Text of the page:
Territory such as electronica, for the scifi-themed areas - ambient work for the more atmospheric, ethereal levels - and work with more gothic, melodic overtones for the darker, high-fantasy-type areas. I'm pretty happy with the result. Some people would say a 3 hour soundtrack for a mod is overkill. I say, shuddup, I'll do what I want because you're not paying me anything.

Screenshot

In all seriousness though, I wanted each level to have roughly enough music to loop 3 times before the level is finished - and because most levels in Arcane Dimensions are 35 minutes long, in general I had about 12 minutes of music per level (though it varied significantly). The game in total has about 9 hours of gameplay, at least from my playthrough, and the last thing I want is for the player to get irritated with the music before the level is over.

You might be asking, well, what did I not learn? How on earth does all this tie into the title? Well, it doesn't really. Or does it? What I didn't learn:

1. Gamers are always picky. No matter how much time and effort you put into something, player will always demand something that meets their immediate expectation - and the longer they've been acquainted with a given game, the more specific their expectations are. I did not meet those expectations. I was proud not to. While it's somewhat suicidal to publicly announce something fairly dissimilar to the original experience to a bunch of hardcore players, you don't have to look too far afield to find players who aren't really interested in the original experience - something Blizzard should've thought about when establishing the mobile version of Diablo. So that was a lesson I definitely Did Not learn.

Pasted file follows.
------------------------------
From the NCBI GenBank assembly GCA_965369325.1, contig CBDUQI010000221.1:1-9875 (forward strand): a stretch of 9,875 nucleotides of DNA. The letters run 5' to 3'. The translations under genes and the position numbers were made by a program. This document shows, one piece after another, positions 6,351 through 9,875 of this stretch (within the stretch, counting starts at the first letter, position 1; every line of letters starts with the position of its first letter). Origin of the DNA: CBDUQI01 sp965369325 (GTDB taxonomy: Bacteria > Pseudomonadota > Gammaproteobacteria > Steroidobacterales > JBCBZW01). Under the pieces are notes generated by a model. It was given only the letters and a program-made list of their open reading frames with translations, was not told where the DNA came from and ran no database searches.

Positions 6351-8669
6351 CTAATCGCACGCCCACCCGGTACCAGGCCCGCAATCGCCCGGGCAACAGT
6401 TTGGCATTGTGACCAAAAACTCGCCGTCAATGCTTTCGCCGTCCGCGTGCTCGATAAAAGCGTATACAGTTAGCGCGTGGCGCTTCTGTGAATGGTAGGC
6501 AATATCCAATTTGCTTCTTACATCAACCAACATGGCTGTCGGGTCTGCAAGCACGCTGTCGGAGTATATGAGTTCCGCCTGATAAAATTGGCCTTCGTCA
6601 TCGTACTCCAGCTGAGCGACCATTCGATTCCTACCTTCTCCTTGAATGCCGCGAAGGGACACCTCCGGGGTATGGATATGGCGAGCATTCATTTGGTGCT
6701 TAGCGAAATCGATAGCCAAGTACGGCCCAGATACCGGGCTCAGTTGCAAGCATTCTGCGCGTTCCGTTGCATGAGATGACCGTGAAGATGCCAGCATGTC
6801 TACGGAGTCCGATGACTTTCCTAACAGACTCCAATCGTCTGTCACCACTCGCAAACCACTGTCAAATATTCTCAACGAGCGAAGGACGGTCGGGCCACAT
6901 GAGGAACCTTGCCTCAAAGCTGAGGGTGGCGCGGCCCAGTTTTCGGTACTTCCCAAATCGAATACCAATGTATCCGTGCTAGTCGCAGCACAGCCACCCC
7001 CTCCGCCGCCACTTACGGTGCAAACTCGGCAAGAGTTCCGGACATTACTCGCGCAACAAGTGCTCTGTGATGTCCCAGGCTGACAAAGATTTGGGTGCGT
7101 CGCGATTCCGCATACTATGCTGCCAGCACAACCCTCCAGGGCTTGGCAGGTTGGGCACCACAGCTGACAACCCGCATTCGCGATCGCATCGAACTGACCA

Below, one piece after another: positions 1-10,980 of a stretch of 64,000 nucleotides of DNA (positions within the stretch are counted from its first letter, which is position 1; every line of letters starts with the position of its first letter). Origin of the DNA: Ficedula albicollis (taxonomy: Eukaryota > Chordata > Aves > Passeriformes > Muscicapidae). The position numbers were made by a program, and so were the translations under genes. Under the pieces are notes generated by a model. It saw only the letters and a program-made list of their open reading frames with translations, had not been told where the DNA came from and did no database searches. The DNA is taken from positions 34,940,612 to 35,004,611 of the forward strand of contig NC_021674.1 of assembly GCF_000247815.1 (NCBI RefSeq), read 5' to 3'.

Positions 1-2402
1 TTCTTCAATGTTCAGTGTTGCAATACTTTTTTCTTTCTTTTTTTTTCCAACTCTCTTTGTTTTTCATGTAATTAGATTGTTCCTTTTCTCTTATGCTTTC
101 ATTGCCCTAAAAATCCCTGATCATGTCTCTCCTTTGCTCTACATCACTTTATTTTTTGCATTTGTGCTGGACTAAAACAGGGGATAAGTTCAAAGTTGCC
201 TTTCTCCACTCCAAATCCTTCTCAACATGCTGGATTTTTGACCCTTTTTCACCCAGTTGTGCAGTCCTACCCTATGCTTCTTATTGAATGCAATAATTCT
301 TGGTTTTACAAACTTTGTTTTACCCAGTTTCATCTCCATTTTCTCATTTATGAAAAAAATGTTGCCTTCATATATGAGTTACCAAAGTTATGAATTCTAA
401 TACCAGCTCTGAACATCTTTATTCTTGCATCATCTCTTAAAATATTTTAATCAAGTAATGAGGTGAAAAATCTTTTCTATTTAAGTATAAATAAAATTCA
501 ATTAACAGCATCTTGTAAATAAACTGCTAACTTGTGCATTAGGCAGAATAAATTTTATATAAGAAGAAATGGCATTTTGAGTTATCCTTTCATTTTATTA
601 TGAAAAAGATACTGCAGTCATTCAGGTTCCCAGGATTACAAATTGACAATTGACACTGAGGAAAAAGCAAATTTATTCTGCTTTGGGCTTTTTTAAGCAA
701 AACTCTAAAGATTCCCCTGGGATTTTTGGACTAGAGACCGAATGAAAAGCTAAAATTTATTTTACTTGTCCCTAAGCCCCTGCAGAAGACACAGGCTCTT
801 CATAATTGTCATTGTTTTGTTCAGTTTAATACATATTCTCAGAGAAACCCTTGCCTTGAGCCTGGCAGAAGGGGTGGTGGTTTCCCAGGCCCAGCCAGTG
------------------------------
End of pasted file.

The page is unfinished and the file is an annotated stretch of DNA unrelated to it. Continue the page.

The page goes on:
2. People will never fully appreciate what you do. Since I kept a fairly detailed dev diary over the 6 months as I developed the mod, I made sure the reading public fully knew everything that went into working on this game, including the personal sacrifice, the labour, the occasional nightmares (it *is* quake, after all) and above all, the time. I guess because I did Such a good job of making sure everyone knew what I was doing, I definitely Did Not learn that people will never fully appreciate what you do. I made sure of it.